Ron Hera's Blog

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ron [at] heraresearch [dot] com ()

Ron Hera, who is the principal author of the Hera Research Newsletter, is a private investor focusing on hard assets, natural resources, commodities and precious metals. Hera is an outspoken proponent of the free market and of the Austrian School of economics. His articles on economics and on companies that produce natural resources appear regularly in print publications and on hundreds of thousands of websites globally, including translations into languages such as Arabic, German, Spanish, Russian and Vietnamese. Hera is also known for candid interviews with other investors in commodities and precious metals, such as Jim Rogers, Eric Sprott, Hugo Salinas Price, Jim Sinclair and Dr. Marc Faber.

Why Financial Repression Will Fail

Excessive leverage and risk in the financial system, e.g., using customer funds to speculate, never ends well. Stock market crashes, bank and investment firm failures or economic recessions are all potential consequences.

Is Financial Crime a Systemic Risk?

Famed Austrian economist Ludwig von Mises wrote in his seminal work, Human Action (originally published by the Yale University Press in 1949), that “There is no means of avoiding the final collapse of a boom brought about by credit expansion.

Neil Barofsky on "Too Big to Fail" and the Next Financial Crisis

Hera Research is pleased to present a sobering interview with Neil Barofsky, Senior Research Scholar, Senior Fellow and Adjunct Professor of Law at the New York University School of Law.

Gold and Silver Shine on Weaker U.S. Dollar

Gold, silver and crude oil prices are closely related to the movement of the U.S. dollar. After a healthy consolidation, gold began to move up in August 2012. At the same time, deteriorating expectations for crop yields in the American Midwest moved corn and soybean prices to new highs.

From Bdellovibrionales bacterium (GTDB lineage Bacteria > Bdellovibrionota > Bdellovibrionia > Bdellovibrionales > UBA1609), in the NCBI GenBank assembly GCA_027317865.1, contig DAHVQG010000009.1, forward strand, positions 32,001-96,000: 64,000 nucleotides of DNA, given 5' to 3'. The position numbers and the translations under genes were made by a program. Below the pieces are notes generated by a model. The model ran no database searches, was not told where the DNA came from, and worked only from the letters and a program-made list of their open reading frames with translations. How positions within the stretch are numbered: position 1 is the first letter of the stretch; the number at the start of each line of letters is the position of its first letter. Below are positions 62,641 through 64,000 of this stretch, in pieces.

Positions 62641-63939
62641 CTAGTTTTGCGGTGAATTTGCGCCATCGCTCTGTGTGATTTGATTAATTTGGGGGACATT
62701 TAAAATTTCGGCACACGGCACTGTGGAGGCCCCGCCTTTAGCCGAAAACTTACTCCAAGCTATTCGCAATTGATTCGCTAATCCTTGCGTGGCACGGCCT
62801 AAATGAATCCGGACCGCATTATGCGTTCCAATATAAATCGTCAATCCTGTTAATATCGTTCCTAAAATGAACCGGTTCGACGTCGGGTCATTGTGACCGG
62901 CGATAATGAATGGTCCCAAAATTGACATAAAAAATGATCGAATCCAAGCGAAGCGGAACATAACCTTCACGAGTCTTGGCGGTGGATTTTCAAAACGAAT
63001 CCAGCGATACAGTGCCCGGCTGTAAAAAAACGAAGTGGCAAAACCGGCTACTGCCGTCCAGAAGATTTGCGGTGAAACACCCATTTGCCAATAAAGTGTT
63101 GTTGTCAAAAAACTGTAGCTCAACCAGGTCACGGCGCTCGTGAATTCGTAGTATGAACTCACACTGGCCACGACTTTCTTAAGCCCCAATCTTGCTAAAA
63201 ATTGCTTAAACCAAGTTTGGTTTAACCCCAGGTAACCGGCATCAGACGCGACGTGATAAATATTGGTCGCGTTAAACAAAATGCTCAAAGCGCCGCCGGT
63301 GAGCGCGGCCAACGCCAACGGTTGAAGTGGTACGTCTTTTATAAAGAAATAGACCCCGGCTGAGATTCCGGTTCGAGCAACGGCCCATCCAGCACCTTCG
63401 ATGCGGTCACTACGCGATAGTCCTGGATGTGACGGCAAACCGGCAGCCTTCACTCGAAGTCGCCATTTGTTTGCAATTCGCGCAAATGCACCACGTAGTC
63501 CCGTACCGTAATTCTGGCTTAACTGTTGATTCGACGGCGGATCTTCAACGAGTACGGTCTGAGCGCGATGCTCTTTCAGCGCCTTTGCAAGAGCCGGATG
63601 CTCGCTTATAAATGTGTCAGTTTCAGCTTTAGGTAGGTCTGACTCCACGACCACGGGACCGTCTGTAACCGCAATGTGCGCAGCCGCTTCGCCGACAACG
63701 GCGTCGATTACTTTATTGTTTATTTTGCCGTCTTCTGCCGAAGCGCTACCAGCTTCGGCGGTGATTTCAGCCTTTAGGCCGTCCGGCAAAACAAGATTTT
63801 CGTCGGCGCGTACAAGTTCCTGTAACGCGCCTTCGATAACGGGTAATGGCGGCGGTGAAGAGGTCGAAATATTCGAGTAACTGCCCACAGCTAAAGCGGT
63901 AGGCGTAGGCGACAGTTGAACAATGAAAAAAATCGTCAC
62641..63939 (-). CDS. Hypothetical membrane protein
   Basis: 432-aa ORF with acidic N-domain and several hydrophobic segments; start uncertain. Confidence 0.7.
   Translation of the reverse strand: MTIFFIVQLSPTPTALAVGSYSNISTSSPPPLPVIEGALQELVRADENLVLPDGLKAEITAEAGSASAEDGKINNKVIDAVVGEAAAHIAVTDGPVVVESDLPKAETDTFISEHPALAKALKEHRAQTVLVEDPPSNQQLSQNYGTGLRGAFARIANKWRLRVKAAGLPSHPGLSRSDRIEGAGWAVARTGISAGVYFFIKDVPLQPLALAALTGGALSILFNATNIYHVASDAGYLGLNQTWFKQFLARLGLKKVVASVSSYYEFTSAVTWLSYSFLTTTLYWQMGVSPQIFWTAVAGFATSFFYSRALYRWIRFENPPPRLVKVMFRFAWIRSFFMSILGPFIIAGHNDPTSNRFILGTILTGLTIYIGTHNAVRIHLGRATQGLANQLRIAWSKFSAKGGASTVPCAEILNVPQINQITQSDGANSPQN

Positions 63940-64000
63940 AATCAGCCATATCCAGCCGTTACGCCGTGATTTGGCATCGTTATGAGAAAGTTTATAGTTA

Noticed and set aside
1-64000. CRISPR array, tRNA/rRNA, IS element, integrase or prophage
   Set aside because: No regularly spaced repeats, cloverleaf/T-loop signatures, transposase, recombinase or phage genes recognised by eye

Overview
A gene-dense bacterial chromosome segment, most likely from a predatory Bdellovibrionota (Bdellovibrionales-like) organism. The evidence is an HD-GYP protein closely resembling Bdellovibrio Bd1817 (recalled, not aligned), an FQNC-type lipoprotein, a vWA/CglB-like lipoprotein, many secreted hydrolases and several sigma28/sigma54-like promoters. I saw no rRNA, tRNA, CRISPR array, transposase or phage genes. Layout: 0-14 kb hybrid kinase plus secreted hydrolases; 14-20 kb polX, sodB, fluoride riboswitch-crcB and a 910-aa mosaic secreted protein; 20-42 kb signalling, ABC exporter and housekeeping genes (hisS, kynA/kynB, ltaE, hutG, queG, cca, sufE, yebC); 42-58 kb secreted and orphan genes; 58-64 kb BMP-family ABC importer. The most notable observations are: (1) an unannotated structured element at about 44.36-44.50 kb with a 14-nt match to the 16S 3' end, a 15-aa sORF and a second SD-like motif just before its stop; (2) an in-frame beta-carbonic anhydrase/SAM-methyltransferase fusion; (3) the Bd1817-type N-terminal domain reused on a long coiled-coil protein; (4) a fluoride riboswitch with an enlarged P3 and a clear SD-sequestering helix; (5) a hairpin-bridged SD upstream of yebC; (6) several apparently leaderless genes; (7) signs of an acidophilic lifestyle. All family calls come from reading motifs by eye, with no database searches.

Steve Forbes: How to Bring Back America

If there’s any better system to ensure a stable value for money, it’s yet to be found. For nearly all of America’s first 200 years, the dollar was linked to gold. Since we went off the gold standard, we’ve had more and more financial, economic and banking crises.

John Embry on Gold, Silver, Currencies and Commodities

Gold stocks represent a tremendous value in relation to the price of gold and to the fundamentals of the sector. There has been tremendous shorting activity by hedge funds and, as a result, dedicated gold funds have experienced redemptions.

The War at the End of the Dollar

The history of the U.S. dollar is closely linked to U.S. involvement in a series of wars. The Bretton Woods Accord and the resulting world reserve currency status of the U.S. dollar were both byproducts of World War II (1939-1945). The Korean War (1950-1953) was followed six years later by the Vietnam War (1959-1975) which led to the end of the Bretton Woods system.

Martin Armstrong on the Sovereign Debt Crisis